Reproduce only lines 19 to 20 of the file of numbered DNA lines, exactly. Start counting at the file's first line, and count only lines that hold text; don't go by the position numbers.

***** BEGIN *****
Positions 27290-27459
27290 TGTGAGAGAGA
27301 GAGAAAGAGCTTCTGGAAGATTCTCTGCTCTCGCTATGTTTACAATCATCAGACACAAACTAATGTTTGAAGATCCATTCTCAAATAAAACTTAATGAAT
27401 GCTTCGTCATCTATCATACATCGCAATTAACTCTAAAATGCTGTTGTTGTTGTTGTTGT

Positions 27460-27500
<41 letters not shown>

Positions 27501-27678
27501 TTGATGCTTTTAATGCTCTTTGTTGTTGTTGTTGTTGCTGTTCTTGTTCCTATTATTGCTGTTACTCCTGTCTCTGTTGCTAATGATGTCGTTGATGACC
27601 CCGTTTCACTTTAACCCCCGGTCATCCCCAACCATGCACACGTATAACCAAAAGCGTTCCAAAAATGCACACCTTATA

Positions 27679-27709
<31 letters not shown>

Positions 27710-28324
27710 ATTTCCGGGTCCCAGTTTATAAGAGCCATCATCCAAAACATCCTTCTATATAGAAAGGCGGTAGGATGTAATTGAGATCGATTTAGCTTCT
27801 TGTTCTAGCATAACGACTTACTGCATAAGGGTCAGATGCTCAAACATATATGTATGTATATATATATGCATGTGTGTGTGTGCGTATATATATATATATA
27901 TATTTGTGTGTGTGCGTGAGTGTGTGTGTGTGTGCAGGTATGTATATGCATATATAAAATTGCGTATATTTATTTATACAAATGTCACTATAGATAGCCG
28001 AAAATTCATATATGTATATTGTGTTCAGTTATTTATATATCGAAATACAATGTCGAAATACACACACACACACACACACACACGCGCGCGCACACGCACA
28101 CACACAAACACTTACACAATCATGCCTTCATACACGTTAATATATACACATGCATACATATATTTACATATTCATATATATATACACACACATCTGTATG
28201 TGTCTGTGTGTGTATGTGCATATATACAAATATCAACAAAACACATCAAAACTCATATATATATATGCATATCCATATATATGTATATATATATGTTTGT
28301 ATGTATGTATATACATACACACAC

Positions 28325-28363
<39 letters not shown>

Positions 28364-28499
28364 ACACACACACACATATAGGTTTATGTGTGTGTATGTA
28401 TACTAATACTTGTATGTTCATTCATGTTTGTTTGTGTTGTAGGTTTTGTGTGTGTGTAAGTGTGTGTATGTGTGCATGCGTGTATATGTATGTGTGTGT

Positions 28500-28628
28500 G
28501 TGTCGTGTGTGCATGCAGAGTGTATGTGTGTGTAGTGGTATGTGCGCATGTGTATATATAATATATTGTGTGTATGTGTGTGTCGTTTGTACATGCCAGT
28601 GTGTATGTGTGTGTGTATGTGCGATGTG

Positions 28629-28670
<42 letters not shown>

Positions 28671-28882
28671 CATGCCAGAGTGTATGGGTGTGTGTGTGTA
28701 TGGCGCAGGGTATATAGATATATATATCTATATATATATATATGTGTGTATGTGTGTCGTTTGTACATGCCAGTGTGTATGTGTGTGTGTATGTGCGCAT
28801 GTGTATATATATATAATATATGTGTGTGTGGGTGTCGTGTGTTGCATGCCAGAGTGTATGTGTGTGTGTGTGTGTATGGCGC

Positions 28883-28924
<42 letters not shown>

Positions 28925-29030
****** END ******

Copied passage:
28301 ATGTATGTATATACATACACACAC

Positions 28325-28363